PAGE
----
And in the case of this man you often, O Hortensius, are asking me, under the pressure of what enmity or what injury I have come forward to accuse him. I omit all mention of my duty, and of my connection with the Sicilians; I answer you as to the point of enmity. Do you think there is any greater enmity than that arising from the opposite opinions of men, and the contrariety of their wishes and inclinations? Can he who thinks good faith the holiest thing in life avoid being an enemy to that man who, as quaestor, dared to despoil, to desert, to betray, and to attack his consul, whose counsels he had shared, whose money he had received, with all whose business affairs he had been entrusted? Can he who reverences modesty and chastity behold with equanimity the daily adulteries, the dissolute manners of that man, the domestic pandering to his passions? Can he who wishes to pay due honours to the immortal gods, by any means avoid being an enemy to that man who has plundered all the temples, who has dared to commit his robberies even on the track of the wheels of the sacred car? 1 Must not he who thinks that all men ought to live under equal laws, be very hostile to you, when he considers the variety and caprice of your decrees? Must not he who grieves at the injuries of the allies and the distresses of the provinces be excited against you by the plundering of Asia, the harassing of Pamphylia, the miserable state and the agony of Sicily? Ought not he who desires the rights and the liberty of the Roman citizens to be held sacred among all men,—to be even more than an enemy to you, when here collects your scourgings, your executions, your crosses erected for the punishment of Roman citizens?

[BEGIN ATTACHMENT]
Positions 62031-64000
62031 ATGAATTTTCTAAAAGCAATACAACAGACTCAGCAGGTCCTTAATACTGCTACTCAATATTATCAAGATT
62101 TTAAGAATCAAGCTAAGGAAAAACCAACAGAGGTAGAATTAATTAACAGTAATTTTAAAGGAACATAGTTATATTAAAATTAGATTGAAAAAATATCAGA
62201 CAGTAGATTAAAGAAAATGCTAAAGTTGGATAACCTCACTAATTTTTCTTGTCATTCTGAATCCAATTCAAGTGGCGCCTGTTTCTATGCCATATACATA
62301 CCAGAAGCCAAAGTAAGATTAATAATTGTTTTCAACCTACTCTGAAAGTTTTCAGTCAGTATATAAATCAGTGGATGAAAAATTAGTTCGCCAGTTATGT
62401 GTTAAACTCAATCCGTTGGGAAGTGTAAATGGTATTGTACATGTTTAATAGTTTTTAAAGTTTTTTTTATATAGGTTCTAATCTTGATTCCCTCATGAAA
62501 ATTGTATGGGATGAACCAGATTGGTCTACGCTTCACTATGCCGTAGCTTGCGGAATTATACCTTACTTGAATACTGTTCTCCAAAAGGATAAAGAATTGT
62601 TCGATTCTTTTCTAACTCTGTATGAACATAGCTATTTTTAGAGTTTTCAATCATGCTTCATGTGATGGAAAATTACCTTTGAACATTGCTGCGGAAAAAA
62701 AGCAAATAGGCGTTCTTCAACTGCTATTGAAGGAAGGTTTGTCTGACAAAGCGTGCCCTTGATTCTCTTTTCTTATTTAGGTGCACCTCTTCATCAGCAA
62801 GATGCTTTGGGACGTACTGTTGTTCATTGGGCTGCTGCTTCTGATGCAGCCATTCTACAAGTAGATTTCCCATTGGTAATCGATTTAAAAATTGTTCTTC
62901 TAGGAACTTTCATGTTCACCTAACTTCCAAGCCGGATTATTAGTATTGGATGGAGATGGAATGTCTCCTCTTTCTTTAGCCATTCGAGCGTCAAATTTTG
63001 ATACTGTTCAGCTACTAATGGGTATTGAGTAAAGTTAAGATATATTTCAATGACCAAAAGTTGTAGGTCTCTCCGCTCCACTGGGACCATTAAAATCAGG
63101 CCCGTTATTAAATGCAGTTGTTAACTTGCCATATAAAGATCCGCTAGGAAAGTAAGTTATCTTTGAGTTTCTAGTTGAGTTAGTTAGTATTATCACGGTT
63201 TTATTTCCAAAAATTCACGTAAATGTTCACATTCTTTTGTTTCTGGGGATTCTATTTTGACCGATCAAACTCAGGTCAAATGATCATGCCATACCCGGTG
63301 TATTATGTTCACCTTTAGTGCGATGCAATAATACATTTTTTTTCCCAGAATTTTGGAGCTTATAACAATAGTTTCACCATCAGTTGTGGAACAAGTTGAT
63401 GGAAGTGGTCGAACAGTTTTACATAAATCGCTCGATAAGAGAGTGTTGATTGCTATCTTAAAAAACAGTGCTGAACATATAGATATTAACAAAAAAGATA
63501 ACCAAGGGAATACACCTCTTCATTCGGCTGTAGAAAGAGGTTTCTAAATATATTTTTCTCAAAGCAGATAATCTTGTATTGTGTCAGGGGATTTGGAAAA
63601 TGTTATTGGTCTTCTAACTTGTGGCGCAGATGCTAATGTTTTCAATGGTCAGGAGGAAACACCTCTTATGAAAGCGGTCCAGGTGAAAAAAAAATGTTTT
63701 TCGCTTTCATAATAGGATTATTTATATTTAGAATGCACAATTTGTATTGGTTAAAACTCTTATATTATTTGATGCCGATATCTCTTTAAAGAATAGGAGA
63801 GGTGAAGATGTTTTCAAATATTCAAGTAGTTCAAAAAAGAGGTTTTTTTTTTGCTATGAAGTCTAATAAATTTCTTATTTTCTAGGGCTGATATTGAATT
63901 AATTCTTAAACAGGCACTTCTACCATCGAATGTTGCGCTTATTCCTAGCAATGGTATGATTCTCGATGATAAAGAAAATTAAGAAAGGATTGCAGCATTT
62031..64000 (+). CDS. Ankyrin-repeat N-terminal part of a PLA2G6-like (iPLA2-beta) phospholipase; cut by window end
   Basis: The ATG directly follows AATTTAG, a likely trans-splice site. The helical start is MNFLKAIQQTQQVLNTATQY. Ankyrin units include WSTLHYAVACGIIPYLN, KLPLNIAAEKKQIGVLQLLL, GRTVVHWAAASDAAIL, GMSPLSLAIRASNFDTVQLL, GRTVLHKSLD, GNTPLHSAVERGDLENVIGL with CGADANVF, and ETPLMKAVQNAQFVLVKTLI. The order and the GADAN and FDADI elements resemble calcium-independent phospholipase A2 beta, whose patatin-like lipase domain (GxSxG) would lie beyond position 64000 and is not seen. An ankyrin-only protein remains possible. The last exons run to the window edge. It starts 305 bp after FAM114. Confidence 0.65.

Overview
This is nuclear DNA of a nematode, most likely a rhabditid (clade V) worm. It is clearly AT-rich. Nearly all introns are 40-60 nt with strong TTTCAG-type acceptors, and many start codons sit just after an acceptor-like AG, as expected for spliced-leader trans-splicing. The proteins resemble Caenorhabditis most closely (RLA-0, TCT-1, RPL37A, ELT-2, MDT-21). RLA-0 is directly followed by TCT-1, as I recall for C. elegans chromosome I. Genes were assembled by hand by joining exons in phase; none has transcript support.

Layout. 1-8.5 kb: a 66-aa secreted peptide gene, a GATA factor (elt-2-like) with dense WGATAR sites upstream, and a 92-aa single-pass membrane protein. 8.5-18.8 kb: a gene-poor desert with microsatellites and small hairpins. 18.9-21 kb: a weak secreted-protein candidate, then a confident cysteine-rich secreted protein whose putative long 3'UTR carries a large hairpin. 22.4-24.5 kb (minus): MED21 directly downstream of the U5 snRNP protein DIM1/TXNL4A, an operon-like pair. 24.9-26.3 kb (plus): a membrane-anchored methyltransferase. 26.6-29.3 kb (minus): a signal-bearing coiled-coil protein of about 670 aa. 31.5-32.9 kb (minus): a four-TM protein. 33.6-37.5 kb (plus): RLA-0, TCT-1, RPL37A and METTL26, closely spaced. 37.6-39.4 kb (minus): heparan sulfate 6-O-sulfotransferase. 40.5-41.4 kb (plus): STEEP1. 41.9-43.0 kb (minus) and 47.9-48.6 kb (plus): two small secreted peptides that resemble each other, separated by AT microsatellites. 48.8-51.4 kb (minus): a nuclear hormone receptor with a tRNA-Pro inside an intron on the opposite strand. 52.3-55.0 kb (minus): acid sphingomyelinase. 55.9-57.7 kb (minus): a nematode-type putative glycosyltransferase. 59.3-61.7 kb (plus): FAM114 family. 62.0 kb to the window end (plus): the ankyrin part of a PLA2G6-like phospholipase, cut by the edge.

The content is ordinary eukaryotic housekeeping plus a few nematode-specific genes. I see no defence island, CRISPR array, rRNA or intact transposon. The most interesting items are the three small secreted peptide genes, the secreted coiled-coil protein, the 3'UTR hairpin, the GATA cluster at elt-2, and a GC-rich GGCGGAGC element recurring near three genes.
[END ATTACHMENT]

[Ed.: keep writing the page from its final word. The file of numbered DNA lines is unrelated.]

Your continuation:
This text is part of:
Table of Contents:
The first oration against Verres.
THE FIRST BOOK OF THE SECOND PLEADING AGAINST CAIUS VERRES.
THE SECOND BOOK OF THE SECOND PLEADING AGAINST CAIUS VERRES.
THE THIRD BOOK OF THE SECOND PLEADING IN THE ACCUSATION AGAINST CAIUS VERRES.
THE FOURTH BOOK OF THE SECOND PLEADING IN THE PROSECUTION OF VERRES.
The Fifth Book of the Second Pleading in the Prosecution against Verres.
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